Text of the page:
Thursday, 1 May 2003

Archive Review: Enter the Matrix

(PS2, Xbox, Gamcube, PC Review)

When Enter the Matrix was due for release there was excitement amongst Matrix fans and gamers alike. It boasted over 1000 motion captured martial arts moves, integral plot with amazing and exclusive DVD quality extra footage, and more importantly the developers dubbed it as:

"The next generation in digital entertainment."

If this game is a sign of the next generation in gaming then that means that the next generation of games will be bugged, repetitive, overly hyped, and lacking in the gameplay department.

Enter the Matrix is a third person action game where you can shoot or fight - it's a lot like Max Payne with the Kung-Fu Mod. What was meant to be so special about ETM though was that it was in the Matrix world. This means bullet time, insane martial arts moves, running up walls, actually Max Payne with the Kung-Fu mod has all that...

I was one of the excited gamers to get my hands on this. I was hoping for a really good scrolling beat em up (Streets of Rage series) with gun fighting elements and bullet time which worked with martial arts. ETM gave me all of this and to begin with I was in heaven. My first encounters with inept security guards was bliss. The camera tracked in for a more cinematic angle on the action and I performed a series of ace moves in slow motion of course. My excitement continued as I worked my way through the first level, I was now sussing the controls and getting the hang of it. Before long I knew the controls and could block enemy punches, counter, throw, and punch/kick back with ease. I could run up walls, cartwheel whilst shooting from the hip, flip, dive, perform a polka dance for small change... it was really fun.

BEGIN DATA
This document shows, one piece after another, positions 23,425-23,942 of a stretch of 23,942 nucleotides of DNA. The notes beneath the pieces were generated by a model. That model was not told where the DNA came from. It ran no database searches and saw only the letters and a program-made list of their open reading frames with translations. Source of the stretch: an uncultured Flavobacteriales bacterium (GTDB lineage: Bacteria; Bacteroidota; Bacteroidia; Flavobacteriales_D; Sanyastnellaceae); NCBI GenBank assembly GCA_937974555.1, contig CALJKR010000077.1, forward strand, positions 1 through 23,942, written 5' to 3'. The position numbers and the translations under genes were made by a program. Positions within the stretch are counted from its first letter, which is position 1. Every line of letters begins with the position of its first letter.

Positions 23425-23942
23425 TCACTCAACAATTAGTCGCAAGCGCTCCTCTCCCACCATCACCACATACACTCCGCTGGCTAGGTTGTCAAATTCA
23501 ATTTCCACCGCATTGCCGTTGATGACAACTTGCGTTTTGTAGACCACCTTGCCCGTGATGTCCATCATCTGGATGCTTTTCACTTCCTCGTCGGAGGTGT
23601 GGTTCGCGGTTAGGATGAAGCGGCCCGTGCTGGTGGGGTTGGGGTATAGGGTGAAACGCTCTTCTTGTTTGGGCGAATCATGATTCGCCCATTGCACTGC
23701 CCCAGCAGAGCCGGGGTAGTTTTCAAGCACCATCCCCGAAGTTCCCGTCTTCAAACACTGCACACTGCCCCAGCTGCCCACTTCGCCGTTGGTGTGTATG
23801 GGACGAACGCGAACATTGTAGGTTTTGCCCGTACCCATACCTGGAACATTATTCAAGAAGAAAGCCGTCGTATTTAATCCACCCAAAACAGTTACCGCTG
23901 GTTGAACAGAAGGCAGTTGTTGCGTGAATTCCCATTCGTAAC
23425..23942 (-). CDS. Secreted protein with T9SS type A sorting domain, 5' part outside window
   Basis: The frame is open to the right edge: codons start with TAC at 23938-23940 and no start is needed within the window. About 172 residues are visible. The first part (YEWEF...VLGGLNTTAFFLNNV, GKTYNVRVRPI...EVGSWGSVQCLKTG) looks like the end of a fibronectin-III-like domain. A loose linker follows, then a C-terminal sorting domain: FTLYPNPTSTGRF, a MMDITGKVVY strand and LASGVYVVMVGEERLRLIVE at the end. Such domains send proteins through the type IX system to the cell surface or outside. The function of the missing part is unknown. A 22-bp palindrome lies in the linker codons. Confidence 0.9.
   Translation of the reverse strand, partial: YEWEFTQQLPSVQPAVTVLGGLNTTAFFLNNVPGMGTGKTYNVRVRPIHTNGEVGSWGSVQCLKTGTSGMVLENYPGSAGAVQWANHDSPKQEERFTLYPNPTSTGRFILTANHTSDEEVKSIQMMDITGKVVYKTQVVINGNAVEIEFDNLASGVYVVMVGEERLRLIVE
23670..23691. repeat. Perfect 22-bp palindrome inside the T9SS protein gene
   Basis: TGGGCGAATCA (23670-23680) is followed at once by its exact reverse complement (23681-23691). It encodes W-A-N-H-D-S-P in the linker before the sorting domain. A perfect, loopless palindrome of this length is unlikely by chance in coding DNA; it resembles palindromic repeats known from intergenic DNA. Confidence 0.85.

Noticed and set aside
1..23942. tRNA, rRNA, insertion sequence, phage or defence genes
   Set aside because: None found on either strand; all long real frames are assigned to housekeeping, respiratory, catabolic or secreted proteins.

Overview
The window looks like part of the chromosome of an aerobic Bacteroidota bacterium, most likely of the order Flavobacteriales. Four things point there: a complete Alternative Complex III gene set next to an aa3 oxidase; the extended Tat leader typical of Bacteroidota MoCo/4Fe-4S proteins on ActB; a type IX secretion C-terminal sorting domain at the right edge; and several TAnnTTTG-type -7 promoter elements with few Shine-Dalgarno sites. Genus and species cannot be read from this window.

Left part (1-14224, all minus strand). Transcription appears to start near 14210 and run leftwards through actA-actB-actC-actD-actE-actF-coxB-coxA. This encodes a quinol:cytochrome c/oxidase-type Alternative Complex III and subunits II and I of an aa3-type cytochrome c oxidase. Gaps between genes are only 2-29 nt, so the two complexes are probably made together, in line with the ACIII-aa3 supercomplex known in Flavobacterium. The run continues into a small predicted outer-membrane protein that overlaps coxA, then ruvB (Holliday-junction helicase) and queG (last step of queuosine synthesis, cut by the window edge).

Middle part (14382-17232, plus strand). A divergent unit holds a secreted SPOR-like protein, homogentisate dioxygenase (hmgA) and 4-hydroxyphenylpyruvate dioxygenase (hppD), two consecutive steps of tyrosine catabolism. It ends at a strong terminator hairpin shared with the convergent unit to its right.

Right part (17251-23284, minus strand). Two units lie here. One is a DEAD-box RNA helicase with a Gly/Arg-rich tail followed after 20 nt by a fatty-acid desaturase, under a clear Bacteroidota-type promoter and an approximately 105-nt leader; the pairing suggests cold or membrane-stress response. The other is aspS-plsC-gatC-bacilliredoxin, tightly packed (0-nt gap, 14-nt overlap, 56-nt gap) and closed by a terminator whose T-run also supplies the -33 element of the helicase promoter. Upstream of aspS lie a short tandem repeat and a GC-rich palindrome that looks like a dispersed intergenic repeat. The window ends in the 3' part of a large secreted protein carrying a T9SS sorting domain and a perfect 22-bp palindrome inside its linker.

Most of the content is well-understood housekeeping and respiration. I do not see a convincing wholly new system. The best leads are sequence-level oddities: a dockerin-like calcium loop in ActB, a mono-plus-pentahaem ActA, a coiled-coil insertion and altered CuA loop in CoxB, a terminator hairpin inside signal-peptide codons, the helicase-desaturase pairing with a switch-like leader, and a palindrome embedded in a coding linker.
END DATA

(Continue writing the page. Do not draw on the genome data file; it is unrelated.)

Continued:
That initial fun then begun to alter to that of, "Okay I have already performed that throw twice in the space of 1 minute now". "I've seen this move so many times". I ran out of variety. 1000 martial arts moves? Try 30, at most. This game promised the best fight engine ever created, instead we have abysmally poor ai running at you with you pressing an attack key to swiftly end them. They are no challenge at all, even when you are up against 5 at one time. The on-screen number never really exceeds about 5 either, so don't expect any Matrix Reloaded style fights with dozens upon dozens of agents or cops. What about the gun fights? In bullet time (the max payne term for the matrix slow motion panning effect) gun fights are cool. They are cool, but just not as cool as Max Payne. You get no cross hair and instead it auto-aims at the enemy. You can select your target but cannot aim manually at things. Old school? No, just piss poor.

The level structure is akin to Sonic the Hedgehog. You start at point A and must get to point B but to get to point B you must work your way through a pre-set linear pathway with shockingly unchallenging A.I placed to try and kill you. Once you pass these obstacles and reach B you are faced with... an end of level Boss! Yes, this game has last level Bosses. They are just like the stereotype in your head too: think crappy unfair big things that attack you in a repeated pattern which can easily be memorised. Once memorised you know when to strike and know when to hide, and eventually work the Bosses energy bar down until it either dies or blows up to reveal another form of the Boss, like a SWAT helicopter without a chaingun, so it starts using a rocket launcher.

One of the most tedious aspects of this game is that it does not allow you to control the camera. What drives you crazy though is that this game, on the console versions, only uses one analog stick! There is an entire stick free! Why didn't they allow this stick to control the camera, like Splinter Cell? Why? I demand to know why? It defies logic, and intelligence? Did they just not think about it? I thought this game cost more money to make than any other in history!